Skillets & Spiders

This post is part one in a three part series on food

I’ve been writing a lot about working in the woods, and a little about interviews with my grandmother, and I can’t leave out the food. My grandmother was a great cook and good food was important for working outside all day.

Emma Ameden, my grandmother

One thing I loved about growing up on the farm was having our big meal at midday and everyone wherever they were working would come in and we’d all sit down together and eat.

My favorite meals my grandmother would make were Swedish meatballs, and the macaroni and cheese that she always had for family get togethers – it was baked with crumpled up saltines, very white, and it always tasted the same. And her skillet dinners. Grammy always called her big frying pans “skillets” and the smaller ones “spiders”, I don’t know why. The skillet dinner had hamburger, noodle pasta, and her own seasonings. I still make those skillet dinners but they don’t taste the same.

When I was a kid what I loved most were her desserts, especially the blonde brownies, where she put every chocolate chip in flat side up, and her raw refrigerator dough cookies (which weren’t really cookies; she left her cookie dough in the fridge and I could get my hands on it before she could bake it). She made wonderful pies, all kinds of pies, and a great cake with her Aunt Bessy’s maple frosting that was just egg whites and maple syrup.

Ready to eat!

I am holding up my catch. Grandpa and brother Don are still fishing in the background. (1967)

We’d have a big breakfast too. If it were during fishing season, she’d cook us trout. She made great Western egg sandwiches. She would cook oatmeal and cream of wheat and any kind of egg that you’d want. After the big breakfast and midday meal, there was just a light supper. On Sunday nights I remember having Johnnycake and milk with maple syrup on it.

I remember the food from growing up mostly because it was something that brought the family together. The farm had my grandmother and grandfather, my uncles, my father, my mom, and of course me and my brother and sister, we all worked on the farm.

Cooking is something I still enjoy. For one thing, it makes a difference when you’re working outside all day. I still like a big breakfast before I work in the woods. I have a real soft spot for potatoes, so oftentimes I’ll figure out an egg concoction around my potatoes – and I’ll throw in slow cooked oatmeal with lots of toppings, or pancakes leftover from the big batches I make each Sunday. If I have people working for me I often make a larger meal for midday too; I’ll throw a roast or a chicken on the wood cookstove and let it simmer away all morning with some vegetables in it and at noontime I’ll spice it up and serve it with skillet cornbread.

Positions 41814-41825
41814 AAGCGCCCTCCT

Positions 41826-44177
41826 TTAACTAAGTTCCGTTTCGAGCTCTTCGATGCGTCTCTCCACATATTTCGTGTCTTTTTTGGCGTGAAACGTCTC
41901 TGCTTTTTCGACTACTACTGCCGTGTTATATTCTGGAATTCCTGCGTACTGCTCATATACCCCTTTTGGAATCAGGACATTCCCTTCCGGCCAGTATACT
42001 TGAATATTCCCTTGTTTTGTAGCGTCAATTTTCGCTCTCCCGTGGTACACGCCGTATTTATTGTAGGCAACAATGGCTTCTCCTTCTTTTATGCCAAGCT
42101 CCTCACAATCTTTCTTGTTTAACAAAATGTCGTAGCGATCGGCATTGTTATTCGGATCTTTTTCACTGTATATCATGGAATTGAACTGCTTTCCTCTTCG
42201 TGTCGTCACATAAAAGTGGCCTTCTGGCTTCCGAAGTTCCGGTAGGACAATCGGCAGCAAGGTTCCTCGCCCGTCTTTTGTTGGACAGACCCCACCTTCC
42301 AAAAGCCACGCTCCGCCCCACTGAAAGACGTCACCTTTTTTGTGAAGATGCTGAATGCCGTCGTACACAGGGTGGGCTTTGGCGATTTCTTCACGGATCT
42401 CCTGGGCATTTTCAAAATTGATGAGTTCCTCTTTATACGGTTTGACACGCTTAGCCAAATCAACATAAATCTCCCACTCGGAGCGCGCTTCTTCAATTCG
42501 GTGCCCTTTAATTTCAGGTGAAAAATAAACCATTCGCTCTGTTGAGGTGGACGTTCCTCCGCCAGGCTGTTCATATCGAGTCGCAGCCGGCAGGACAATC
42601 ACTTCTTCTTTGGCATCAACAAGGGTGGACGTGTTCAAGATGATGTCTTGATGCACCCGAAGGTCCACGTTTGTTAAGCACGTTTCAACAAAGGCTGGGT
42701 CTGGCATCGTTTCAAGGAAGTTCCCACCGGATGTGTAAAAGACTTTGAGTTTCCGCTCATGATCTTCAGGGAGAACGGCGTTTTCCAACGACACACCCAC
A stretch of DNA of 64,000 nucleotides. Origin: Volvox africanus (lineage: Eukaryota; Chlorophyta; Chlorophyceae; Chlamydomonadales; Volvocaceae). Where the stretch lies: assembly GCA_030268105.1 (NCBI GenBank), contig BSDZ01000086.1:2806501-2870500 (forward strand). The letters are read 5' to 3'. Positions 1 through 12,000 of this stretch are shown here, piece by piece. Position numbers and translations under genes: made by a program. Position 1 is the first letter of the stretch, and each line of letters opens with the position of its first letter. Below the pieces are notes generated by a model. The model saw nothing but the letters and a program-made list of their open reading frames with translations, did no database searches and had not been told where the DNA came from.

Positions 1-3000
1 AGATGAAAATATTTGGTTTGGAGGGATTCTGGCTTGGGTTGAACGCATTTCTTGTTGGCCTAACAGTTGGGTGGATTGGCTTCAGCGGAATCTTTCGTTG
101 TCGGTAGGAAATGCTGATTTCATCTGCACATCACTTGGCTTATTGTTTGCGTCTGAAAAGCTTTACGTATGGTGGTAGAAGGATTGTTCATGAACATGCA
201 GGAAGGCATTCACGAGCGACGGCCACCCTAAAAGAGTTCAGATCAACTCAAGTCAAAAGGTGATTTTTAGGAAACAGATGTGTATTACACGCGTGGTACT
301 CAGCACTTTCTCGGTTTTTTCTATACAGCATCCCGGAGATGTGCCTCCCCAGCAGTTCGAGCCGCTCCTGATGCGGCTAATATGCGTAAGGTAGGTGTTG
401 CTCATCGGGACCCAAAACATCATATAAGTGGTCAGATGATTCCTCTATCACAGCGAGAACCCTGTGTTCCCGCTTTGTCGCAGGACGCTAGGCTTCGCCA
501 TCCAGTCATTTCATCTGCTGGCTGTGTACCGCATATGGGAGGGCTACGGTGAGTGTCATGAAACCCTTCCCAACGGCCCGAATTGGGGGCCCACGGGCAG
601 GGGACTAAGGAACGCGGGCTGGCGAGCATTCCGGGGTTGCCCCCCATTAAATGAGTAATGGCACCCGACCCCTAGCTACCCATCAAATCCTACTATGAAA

Nate, who has been working with me this winter, always says “Will, I like working with you because I don’t ever need to pack a lunch.”

My own cooking space (2011)

I can pull off something good most days with food from this farm. Even in winter, I have meat in the freezer, potatoes, onions, pumpkins, squash. A lot of this food is thanks to Shane and Christy at Dancing Carrot Farm who rent garden space from me for their market garden. They are going to be selling meat from the Black Angus I raised when their traveling farmstand starts traveling again this summer.

For a much plainer kind of food traditions, look for my next post on what I learned to cook doing Civil War reenactments . . .

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One response to “Skillets & Spiders

  1. Here is the link for the term “spider” when referring to a pan. http://www.journalofantiques.com/hearthjan01.htm
    Maybe it was the shape of the smaller pan the reminded her of a pan with legs. Maybe her grandmother cooked with a spider pan and she just kept the term.

    We had an ice-box because that is the term my grandmother used to call the fridge. I still use that term, much to the humor of my daughters.

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